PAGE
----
Senior couple on cycle ride in countryside

We in the world have one thing in common, we’re getting older. This summer a new global media project launched from Canada and is being transmitted  through the world wide web. Boomer Public Radio is the new global  voice for Boomers and Beyond. Bringing news, information, stories, and entertainment to the fastest growing demographic in the world.


Boomer Public Radio (BPR) , a profit for good company, with it’s weekly flagship podcast, is based on the popularity of National Public Radio in the U.S. and CBC in Canada.  Boomers and pre-Boomers love the diversity of the “commercial free” programming content. The new media project has been using crowd funding to jump start the initiative. Founded  by Allan Holender, an early pioneer of Internet broadcasting in Canada,  who has over 40 years in the broadcasting industry. Allan has been a highly  recognized producer , nationally syndicated radio host, and acclaimed writer.  He’s also been the  co-owner  of a terrestrial radio station in the the lower mainland of British  Columbia.

As an early adapter, Allan was at the forefront of developing content rich programming for digital online radio networks in both Canada and the U.S.;  Media On Tap, Positive World Radio, Conscious Planet Radio, Peachland Radio.COM , and Okanagan Radio.COM . In other words he has a stellar background in the digital media marketplace.


Through the power of social broadcasting, BPR will focus on  discovery and engagement with a range of audio types, including spoken-word stories, news, information, journalism, and entertainment. All geared to the Boomers Plus Generation. Boomers of the world need a citizen voice to be heard above the noise of corporate media and the drone of commercial driven radio. To emphasize the power of social broadcasting, Holender quotes Google on it’s new “crowdcaster“platform;

 “For years, we’ve invited iconic voices, from television and radio, into our homes. Today, with the power of technological advancement and a movement towards social sharing, we have an opportunity to give media back to the people. This is where the power of social broadcasting becomes really important – in its ability to democratise audio, giving voices to those we couldn’t hear before, and giving rise of a new era of information sharing around the globe! 

Allan Holender, founding CEO for BPR will be the top exec of the new entity. “We believe BPR can be radio re-imagined” he said of the new project. “Having billions of radios, essentially, in people’s pockets, is an enormous channel for distribution that is still, in many ways, up for grabs.”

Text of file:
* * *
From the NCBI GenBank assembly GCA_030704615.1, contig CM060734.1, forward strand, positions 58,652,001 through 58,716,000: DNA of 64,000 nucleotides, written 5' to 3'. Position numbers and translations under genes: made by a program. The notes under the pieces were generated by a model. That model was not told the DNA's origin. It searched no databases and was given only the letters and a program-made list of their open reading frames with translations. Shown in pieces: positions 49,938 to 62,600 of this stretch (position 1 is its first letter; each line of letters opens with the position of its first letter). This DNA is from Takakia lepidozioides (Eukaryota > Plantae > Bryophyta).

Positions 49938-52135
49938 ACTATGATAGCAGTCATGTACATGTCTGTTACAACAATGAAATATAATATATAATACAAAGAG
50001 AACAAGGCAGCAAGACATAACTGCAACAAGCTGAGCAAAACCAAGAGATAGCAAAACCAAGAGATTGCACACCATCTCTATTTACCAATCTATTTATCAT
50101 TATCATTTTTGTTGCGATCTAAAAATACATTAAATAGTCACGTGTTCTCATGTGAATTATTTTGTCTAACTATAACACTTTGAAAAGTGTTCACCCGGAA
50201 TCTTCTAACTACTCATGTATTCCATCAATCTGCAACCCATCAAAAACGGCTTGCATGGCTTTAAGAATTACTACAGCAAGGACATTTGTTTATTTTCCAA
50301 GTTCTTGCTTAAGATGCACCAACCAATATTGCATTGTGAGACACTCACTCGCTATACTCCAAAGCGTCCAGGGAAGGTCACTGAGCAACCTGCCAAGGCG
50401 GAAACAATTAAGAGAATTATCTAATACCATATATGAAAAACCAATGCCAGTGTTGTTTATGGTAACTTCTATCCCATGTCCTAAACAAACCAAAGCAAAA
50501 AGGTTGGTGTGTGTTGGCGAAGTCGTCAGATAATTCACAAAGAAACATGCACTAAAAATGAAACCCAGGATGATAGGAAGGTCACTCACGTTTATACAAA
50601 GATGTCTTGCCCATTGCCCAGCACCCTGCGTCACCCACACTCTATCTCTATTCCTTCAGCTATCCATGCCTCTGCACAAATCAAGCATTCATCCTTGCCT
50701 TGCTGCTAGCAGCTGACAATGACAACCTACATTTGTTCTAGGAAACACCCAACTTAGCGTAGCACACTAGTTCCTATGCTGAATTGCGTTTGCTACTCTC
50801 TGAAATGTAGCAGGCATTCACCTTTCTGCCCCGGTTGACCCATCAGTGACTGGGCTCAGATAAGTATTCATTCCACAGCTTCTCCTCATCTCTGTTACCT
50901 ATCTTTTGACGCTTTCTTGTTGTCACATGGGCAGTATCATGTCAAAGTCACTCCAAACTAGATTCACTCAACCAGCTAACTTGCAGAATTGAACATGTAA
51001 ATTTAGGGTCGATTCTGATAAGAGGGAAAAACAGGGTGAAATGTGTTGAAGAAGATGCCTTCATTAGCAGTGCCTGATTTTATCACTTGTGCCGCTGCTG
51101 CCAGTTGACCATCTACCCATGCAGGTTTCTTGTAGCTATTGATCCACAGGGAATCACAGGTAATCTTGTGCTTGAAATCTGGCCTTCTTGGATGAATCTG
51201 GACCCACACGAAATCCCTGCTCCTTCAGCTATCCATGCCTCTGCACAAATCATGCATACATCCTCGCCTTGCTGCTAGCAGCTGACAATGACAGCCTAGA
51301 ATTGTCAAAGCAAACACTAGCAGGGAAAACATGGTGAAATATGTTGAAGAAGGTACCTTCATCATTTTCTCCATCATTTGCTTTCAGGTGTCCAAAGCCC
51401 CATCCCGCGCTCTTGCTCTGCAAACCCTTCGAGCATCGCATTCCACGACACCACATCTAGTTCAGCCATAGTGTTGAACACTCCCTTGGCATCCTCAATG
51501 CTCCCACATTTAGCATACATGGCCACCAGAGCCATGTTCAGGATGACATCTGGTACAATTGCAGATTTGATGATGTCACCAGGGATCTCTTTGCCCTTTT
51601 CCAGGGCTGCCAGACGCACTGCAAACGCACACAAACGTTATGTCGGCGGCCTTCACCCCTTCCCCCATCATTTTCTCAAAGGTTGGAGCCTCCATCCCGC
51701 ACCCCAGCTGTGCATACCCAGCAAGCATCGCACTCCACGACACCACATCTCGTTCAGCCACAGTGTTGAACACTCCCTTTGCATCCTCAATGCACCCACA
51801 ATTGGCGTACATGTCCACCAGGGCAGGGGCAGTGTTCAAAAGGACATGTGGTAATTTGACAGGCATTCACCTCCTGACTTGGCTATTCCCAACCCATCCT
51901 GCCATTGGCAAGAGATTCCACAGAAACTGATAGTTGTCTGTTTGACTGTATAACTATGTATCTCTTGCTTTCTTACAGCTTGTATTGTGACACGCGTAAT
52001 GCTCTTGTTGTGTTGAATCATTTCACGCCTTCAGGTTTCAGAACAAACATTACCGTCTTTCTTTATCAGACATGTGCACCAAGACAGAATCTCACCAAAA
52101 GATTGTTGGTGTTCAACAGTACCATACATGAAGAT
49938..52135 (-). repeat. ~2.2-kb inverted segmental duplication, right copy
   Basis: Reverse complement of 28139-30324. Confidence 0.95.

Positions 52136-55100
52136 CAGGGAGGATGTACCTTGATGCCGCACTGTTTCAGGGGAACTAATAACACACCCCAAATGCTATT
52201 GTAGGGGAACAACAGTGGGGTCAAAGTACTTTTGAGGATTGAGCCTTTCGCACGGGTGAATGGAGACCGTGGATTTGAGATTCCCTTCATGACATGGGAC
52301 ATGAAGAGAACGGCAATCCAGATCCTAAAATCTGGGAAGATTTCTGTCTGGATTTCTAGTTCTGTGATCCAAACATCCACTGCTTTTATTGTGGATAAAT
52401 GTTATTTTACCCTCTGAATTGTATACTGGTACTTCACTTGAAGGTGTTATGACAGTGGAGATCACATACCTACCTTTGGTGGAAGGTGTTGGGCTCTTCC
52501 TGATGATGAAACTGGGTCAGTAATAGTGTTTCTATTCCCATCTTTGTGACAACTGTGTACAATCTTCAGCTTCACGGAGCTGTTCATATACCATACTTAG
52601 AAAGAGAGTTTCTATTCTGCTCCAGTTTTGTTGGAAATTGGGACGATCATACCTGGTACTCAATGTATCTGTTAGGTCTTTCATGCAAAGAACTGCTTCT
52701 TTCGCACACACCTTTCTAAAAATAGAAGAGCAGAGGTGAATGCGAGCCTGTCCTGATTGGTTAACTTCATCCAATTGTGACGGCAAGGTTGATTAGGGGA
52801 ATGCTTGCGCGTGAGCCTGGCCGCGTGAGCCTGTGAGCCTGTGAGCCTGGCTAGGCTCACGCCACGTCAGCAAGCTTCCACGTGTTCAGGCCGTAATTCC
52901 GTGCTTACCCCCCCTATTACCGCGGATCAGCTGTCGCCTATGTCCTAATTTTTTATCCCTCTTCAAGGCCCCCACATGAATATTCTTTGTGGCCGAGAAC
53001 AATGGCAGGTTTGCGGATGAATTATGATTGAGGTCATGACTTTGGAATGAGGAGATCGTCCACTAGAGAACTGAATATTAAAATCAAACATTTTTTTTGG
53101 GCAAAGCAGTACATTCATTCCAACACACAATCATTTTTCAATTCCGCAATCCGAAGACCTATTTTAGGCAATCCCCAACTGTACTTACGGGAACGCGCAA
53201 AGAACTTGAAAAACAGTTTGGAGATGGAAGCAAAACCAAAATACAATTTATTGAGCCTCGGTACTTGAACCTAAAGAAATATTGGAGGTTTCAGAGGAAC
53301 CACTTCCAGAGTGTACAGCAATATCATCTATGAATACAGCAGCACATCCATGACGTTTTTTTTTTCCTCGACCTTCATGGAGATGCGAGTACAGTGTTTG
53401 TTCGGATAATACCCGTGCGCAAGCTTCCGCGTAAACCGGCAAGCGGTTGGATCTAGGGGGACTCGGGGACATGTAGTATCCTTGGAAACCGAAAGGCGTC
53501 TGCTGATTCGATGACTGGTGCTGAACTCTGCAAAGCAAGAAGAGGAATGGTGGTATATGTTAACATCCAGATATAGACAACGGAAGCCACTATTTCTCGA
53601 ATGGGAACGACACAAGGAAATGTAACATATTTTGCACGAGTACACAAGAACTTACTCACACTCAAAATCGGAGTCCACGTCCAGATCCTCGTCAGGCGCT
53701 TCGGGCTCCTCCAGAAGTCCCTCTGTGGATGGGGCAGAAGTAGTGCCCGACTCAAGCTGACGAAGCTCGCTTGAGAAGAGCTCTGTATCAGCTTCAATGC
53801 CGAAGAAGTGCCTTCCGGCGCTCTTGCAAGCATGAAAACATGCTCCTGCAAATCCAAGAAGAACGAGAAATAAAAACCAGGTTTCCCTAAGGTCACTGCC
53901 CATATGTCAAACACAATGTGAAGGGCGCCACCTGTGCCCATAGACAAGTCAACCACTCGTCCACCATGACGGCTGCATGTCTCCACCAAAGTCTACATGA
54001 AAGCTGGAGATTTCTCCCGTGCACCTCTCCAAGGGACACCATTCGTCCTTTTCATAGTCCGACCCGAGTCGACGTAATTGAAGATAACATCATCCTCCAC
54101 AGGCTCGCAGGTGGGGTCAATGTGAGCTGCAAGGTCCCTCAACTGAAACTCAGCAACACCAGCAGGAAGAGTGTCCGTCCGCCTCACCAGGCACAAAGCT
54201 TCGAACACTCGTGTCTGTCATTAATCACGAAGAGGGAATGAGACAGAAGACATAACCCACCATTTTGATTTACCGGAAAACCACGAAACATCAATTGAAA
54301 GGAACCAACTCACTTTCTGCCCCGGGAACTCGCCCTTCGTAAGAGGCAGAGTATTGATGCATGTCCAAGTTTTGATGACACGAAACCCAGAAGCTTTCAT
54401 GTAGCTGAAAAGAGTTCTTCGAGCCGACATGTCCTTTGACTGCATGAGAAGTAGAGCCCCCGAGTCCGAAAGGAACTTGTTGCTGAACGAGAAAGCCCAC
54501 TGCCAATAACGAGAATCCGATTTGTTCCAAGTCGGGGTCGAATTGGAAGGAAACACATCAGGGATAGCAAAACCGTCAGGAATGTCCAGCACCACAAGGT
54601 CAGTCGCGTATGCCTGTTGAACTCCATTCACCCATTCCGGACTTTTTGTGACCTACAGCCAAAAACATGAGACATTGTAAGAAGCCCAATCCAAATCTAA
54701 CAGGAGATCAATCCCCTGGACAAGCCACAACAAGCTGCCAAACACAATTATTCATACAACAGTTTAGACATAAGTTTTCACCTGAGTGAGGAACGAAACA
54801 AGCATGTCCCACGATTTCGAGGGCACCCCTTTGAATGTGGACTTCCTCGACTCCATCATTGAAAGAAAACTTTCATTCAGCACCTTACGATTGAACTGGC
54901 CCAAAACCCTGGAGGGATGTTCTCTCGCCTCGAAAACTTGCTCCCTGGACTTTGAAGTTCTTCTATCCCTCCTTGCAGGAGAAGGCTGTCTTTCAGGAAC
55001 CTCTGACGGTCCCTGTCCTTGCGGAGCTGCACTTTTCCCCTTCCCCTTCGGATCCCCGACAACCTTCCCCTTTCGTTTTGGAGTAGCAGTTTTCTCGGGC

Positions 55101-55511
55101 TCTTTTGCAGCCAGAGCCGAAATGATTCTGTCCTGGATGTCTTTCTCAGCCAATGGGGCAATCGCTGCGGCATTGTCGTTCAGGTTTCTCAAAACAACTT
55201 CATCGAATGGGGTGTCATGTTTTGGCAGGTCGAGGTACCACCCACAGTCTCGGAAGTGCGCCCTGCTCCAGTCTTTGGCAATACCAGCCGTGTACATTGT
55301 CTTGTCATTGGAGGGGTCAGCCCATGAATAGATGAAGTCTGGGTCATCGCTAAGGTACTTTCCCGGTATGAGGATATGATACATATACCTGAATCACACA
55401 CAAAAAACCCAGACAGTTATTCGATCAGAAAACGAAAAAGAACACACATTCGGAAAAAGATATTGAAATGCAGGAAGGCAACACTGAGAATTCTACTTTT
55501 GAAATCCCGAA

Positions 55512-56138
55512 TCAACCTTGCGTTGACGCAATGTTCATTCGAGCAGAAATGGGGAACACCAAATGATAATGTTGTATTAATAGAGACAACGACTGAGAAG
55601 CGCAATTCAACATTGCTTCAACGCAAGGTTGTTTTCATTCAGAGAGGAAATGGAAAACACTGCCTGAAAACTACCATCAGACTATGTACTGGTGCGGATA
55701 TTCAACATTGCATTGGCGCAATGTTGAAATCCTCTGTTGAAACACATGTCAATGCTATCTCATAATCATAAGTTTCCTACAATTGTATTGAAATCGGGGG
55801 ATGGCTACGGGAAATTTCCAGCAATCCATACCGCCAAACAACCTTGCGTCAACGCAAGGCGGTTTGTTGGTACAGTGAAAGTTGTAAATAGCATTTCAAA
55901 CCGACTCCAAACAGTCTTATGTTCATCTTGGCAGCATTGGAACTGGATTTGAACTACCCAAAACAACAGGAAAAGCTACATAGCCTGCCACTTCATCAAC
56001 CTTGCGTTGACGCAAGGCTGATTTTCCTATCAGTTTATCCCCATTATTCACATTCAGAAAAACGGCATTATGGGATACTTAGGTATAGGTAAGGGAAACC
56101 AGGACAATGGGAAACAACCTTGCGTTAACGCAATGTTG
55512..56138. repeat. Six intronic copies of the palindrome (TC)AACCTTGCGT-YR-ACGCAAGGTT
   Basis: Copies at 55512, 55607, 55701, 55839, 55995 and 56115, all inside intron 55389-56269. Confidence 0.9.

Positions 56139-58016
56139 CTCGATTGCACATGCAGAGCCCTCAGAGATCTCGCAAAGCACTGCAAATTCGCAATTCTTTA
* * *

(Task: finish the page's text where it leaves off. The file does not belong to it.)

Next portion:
NPR, which BPR is modelling it’s program content after,  more than doubled its revenue from podcasts in the past year, with similar growth projected for 2016. “We’ll probably more than double this year, and, the year before, it tripled year-over-year, so we’ve been seeing really great growth over the past three or four years in podcasting,” said Bryan Moffett, general manager of National Public Media, the corporate underwriting division for NPR.

National Public Media’s President and CEO Gina Garrubbo also told Adweek about the media group’s approach for podcast advertising. She emphasized the importance of mixing up ad placement and maintaining the personal connection listeners have to their shows. “We’ve found that three-quarters of our listeners report feeling warmth and they have a more positive opinion of brands that support NPR and three-quarters of them take action in response to sponsor messages,” Garrubbo said.

Holender hopes to have a similar positive response from his listeners to named brands that support BPR and it’s mission. I like to call it “radio for the intelligent Boomer optimist”, says Holender.


Canadian Imperial Bank of Commerce estimates that $750-billion will be inherited by members of the Boomer generation over the next decade. CIBC says there are currently about 2.5 million Canadians over the age of 75 with a total net worth of $900-billion or more, and the beneficiaries will be mainly Canadians currently aged between 50 and 75 years.

It says that it’s difficult to estimate how much of the money will be passed on to the Boomer generation in the future, so it has focused on what Canadians have actually received through inheritance. It says the average inheritance received by the 50-75 age cohort over the past decade was $180,000. CIBC forecasts the average inheritance will be higher than that, due to the increased value of assets – particularly homes.

“This significant wealth transfer could impact important economic variables such as wealth distribution, savings, labour market participation, start-up activity, and real estate markets,” writes CIBC economist Benjamin Ta


Despite these revealing stats in Canada, the Boomers and pre-Boomer generations are the most underserved when it comes to media exposure, entertainment , product placement  and strategic marketing campaigns for those brands that meet the needs of the fastest growing demographic  in North America.  When it comes to the rising age wave, there is a negative implication to getting older. NBC chooses to place all of it’s drug adverts during the nightly news, because it’s the Boomers who are used to sitting down to the 6 p.m. evening news, and the advertising “suits” think we want hear about drugs that will save our life, rather than enhance and enrich our life. We don’t like fear and paranoia, Boomers like to think with their own heads.

NPR’s podcast lineage has been performing well in building audience. According to the recently released Podtrac industry rankings, NPR is the top publisher, followed by This American Life and Serial in a second-place tie.

Radio, which first arrived in the US in the 1920’s, was quickly adopted by urban citizens. Today, it reaches more than 77% of adults daily.  76% of Baby Boomers listen to radio, more than any other demographic cohort.  Half of Americans listen to online radio weekly while at the same time in-home ownership of over-the-air radio receivers has dropped.